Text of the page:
A critical look at the potential of Ecopath with ecosim to assist in practical fisheries management

Journal Article


Journal Title

African Journal of Marine Science

Journal ISSN
Volume Title

National Inquiry Services Centre


University of Cape Town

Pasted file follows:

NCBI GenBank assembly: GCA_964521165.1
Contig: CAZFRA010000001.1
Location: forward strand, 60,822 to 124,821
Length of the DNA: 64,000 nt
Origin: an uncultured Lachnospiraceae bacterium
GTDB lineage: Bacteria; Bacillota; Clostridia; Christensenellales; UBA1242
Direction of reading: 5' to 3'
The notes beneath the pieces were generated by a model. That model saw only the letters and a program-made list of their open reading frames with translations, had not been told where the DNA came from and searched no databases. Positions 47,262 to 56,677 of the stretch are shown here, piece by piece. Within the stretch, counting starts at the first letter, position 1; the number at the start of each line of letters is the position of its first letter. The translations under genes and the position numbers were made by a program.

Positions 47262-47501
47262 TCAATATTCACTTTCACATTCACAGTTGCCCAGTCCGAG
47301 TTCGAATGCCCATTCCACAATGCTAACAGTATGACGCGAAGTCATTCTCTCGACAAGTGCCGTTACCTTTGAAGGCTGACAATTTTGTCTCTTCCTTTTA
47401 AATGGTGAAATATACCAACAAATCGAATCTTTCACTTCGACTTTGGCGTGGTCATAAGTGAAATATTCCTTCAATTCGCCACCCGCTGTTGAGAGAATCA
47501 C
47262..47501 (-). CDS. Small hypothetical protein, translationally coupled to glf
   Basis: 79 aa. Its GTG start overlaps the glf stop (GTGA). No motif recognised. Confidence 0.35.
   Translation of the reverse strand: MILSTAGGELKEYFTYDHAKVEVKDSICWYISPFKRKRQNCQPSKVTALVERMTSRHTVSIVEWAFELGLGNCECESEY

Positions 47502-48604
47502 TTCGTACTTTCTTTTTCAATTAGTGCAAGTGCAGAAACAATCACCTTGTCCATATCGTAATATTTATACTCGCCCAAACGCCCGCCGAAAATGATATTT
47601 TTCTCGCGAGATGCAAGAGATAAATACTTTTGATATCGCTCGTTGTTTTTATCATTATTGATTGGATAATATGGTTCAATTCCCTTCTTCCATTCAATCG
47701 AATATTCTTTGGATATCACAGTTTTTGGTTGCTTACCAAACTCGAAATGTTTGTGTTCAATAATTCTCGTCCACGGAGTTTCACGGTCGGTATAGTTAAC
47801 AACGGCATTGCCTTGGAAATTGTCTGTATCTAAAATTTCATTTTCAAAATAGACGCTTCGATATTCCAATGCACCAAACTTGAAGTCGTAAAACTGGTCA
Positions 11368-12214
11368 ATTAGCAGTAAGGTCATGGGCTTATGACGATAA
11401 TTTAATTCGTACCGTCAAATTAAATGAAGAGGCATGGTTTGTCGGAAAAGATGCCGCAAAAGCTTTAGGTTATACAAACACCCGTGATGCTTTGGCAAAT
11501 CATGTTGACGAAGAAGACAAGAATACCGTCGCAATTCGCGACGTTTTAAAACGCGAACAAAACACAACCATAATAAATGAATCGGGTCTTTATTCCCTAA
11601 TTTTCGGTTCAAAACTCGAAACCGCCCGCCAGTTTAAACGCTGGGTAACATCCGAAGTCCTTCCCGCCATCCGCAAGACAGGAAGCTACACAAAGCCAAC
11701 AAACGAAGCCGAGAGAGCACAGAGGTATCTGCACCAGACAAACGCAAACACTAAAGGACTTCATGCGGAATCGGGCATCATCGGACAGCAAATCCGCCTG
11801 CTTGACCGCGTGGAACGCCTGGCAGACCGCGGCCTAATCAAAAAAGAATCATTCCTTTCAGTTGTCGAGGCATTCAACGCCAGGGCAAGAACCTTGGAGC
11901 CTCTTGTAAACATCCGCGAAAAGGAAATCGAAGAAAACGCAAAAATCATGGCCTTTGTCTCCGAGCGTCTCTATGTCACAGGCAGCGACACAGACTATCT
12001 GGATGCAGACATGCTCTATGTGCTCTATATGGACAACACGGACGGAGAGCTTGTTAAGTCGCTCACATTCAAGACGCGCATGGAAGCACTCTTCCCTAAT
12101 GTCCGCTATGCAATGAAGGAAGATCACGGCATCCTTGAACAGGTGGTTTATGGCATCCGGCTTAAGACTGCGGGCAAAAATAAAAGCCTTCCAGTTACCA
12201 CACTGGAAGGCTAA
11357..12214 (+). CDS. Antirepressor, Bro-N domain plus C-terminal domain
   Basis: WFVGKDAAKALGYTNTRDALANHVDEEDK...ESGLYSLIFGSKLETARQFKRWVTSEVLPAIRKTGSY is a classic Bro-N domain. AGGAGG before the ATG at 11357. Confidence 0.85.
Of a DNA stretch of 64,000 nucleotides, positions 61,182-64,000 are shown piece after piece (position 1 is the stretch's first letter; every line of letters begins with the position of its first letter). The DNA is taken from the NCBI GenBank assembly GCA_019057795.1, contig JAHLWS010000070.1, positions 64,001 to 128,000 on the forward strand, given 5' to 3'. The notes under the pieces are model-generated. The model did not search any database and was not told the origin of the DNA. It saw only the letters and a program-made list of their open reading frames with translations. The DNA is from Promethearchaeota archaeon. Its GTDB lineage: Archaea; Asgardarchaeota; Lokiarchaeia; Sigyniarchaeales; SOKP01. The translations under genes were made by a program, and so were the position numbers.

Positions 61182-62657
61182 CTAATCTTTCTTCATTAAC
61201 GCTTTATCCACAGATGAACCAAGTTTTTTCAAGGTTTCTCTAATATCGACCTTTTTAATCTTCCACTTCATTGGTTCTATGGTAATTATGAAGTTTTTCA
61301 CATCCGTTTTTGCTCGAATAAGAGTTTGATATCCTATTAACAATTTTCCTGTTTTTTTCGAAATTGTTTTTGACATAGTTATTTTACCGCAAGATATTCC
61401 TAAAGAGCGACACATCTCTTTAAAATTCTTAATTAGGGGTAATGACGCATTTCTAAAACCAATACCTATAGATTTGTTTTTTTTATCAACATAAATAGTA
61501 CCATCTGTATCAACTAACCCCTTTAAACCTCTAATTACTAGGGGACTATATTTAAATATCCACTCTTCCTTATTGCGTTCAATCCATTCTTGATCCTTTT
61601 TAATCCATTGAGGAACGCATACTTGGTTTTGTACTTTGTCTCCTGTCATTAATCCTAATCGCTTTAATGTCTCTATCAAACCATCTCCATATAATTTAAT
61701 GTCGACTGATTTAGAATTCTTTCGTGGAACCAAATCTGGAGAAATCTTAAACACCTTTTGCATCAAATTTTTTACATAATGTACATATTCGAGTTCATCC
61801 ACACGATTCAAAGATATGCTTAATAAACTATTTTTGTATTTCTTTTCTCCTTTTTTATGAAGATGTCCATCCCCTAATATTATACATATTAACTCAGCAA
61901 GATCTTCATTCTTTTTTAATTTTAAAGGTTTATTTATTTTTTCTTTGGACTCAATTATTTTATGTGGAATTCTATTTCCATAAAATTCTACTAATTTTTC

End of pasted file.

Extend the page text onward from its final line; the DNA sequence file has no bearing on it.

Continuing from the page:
Ecosystem-orientated thinking is increasingly incorporated into fishery management. Given the complexity of ecosystem processes, there is a need to evaluate the tools used to steer this thinking critically. ECOPATH with ECOSIM (EwE), an aggregate system-modelling package, is currently the most widely employed approach to assess the ecosystem effects of fishing. The basic equations and assumptions, strengths and weaknesses, and the potential of this approach to contribute to practical fisheries management advice are reviewed. Strengths include the structured parameterization framework, the inclusion of a well-balanced level of conceptual realism, a novel representation of predator-prey interaction terms, and the inclusion of a Bayes-like approach (ECORANGER) to take account of the uncertainty associated with values for model inputs. Weaknesses in model structure include the constraining nature of the mass-balance assumption (of ECOPATH) for initiating projections, the questionable handling of life history responses such as compensatory changes in the natural mortality rates of marine mammals, overcompensatory stock-recruit relationships that result from default parameter settings, possible problems in extrapolating from the microscale to the macroscale, as well as some (not too far-reaching) mathematical inconsistencies in the underlying equations. There is a paucity of systematic and stepwise investigations into model behaviour and properties, and users are cautioned against non-critical use of the default settings. An important limitation related to the predominant use of EwE as a "black-box" modelling tool is that some users fail to consider a range of alternative interaction representations. As with all multispecies approaches, the major limitation in applying the EwE approach lies in the quality and quantity of available data. Current EwE applications generally do not adequately address uncertainty in data inputs and model structure. Prudent EwE applications that utilize good data and are based upon rigorous statistical analyses can complement the quantitative predictions of traditional single-species models. They could be particularly useful in some contexts if output in the form of probability distributions encompassing a range of likely ecosystem responses were to be coupled with attempts to extend Operational Management Procedure (OMP) approaches to fisheries management beyond the singlespecies level. In particular, such applications could serve as the operating models of the underlying dynamics that are used for computer simulation testing of OMPs.